The secretaries of the Pan-Anglican Congress Committee issued on Dec. 15 a statement regarding answers to questions submitted to all dioceses of the Anglican Communion. For the future, it said, the answers were to be based on the PanAnglican Pamphlet, published by the S. P. C. K., containing an account of the first answers received. The first set of new answers came from St. Albans. "Norwich," continues the statement, "has taken notable action in connection with its own revised answers. It has deputed two experts to prepare a memorandum on two subjects to be brought before its diocesan committee in two months' time. The diocese proposes to continue this process for twelve months, sitting six times and considering on each occasion two subjects, which have been carefully prepared beforehand by experts. A report of all that has been done in connection with the Congress is to be presented to the United Boards of Missions on Jan. 30, at the Church House; and at the next meeting of the Congress committee the question of time and place and expenses in connection with the Congress itself is to be discussed."
Pan-Anglican Congress of 1908.
The Record finds no appointment in the Liberal cabinet significant to Churchmen than that of Mr. Birrell to the Education Office. Mr. Birrell, the son of a Nonconformist minister, has, it says, since his entry into politics, shown all the violent hostility to the Church and all the zest in vehement denunciation of its clergy which mark the itinerant Liberationist lecturer. It is true that most people have never taken his political endeavors quite seriously, and that his exercises in invective have been observed with more amusement than anger. But now that he comes into office he may begin to practise in the spirit of his preaching. His choice bodes ill for the dreams of those who think that some comfortable compromise between the Church and the school of Dr. Clifford can readily be arrived at. Yet elsewhere The Record expressed its sympathy with "the desire of all devout persons" that there should be in the ensuing election "as little as possible of bitterness and malice" and it notes as especial instances of this, on the part of Nonconformists, the printing of a list of persons who refused to pay rates to support former Church schools under the title "The Bishops' Prisoners." It objects also to the Liberationist name for this tax, "The New Church Rate," language for which it says "there can be no excuse and no defence." "A cause which descends so low must," it says, "be in a very bad way."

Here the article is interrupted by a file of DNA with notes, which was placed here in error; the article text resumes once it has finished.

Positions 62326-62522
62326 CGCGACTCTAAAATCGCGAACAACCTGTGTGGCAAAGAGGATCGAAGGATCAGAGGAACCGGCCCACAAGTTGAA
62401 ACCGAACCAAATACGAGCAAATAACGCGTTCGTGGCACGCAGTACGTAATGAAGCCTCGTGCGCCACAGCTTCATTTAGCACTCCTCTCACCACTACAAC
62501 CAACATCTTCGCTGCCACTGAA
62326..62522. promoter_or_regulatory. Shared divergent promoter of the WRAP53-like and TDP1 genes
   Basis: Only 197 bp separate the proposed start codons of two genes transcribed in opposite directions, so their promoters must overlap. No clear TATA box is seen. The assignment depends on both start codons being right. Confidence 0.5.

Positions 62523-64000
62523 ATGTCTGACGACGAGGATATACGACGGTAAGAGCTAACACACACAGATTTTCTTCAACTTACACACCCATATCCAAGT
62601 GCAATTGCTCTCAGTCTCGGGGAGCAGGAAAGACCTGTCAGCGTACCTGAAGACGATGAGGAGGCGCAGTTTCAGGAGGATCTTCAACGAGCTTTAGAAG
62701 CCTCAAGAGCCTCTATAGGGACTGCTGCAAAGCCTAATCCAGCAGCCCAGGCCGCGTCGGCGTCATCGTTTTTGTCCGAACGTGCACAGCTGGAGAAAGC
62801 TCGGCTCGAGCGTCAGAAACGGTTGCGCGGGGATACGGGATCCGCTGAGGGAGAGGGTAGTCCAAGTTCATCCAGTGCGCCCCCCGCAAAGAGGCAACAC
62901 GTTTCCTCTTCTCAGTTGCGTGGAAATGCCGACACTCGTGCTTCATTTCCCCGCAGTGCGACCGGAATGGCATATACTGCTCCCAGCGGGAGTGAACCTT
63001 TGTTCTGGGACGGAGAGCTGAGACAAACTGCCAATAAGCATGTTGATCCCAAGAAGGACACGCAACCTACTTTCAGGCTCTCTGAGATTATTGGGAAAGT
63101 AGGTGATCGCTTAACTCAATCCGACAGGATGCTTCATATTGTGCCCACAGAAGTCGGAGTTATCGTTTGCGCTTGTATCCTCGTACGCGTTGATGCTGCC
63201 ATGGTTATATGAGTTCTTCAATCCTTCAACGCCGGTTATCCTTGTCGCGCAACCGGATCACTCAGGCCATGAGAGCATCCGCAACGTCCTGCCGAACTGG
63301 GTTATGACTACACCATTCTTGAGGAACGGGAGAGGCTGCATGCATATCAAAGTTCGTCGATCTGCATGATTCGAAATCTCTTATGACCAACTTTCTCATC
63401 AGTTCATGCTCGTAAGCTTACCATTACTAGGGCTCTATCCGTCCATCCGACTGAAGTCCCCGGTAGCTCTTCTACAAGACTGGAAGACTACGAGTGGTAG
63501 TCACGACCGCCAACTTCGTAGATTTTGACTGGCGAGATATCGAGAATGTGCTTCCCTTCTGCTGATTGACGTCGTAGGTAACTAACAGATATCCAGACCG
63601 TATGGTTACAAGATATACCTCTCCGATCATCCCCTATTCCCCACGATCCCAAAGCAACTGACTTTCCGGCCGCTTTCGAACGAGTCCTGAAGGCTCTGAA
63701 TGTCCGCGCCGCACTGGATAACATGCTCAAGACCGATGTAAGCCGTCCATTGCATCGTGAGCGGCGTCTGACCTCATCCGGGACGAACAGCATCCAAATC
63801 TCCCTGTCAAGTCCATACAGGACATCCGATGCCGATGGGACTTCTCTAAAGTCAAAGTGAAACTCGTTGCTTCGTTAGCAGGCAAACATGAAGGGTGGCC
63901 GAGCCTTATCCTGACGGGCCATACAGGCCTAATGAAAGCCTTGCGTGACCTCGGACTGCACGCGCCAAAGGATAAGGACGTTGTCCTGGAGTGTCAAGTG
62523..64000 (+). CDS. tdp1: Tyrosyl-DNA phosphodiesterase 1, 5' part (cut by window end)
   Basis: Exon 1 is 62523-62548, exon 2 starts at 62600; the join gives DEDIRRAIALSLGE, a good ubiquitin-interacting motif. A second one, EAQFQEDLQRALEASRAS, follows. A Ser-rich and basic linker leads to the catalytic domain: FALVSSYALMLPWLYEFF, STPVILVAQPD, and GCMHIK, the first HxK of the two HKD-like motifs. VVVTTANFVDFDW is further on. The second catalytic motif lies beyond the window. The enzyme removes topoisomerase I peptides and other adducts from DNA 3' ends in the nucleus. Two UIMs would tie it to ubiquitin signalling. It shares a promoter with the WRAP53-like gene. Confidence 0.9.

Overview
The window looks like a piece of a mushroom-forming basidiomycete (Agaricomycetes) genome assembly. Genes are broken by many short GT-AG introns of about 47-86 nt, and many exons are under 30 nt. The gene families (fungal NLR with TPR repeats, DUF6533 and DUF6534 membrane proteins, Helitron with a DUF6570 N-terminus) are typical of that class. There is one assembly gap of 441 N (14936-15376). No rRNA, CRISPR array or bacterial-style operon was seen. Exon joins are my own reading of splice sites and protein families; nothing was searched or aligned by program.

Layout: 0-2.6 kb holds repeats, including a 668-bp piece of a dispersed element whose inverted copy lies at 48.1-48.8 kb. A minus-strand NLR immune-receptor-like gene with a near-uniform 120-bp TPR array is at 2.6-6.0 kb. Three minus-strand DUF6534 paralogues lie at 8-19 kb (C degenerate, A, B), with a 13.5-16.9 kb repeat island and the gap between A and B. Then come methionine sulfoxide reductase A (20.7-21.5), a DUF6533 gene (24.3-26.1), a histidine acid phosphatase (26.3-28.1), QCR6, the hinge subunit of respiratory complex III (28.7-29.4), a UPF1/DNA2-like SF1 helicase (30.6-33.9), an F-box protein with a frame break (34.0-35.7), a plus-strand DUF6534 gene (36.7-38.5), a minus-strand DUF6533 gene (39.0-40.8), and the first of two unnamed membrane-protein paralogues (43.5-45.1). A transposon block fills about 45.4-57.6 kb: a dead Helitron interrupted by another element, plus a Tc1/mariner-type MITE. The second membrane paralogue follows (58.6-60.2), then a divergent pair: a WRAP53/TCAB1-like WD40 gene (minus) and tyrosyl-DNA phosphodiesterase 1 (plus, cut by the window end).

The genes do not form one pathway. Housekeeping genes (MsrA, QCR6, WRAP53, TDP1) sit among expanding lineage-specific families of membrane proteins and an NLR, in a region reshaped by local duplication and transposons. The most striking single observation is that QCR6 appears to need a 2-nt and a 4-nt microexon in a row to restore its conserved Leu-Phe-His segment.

The Record and Mr. Birrell.
any man can induce Dissenters to be roa-
The Church Times, on The Church the other hand, thinks Times on the Mr. Birrell,, though withSchool Question. out practical experience, possesses many of the right qualifications for the office, and has shown he knows there are two sides to the question. "The one thing of others to be avoided at the Board of Education is a doctrinaire; and Mr. Birrell has too much humor to be that. He has the great advantage, from one point of view, of being a Dissenter by parentage and training. He has the much greater advantage of being no mere Dissent by thought and surroundings. If
New Regulations for LayReaders.
The archbishops and bishops of Australia published a pastoral last November significant for the slight mention that it made of ecclesiastical or doctrinal matters, and for the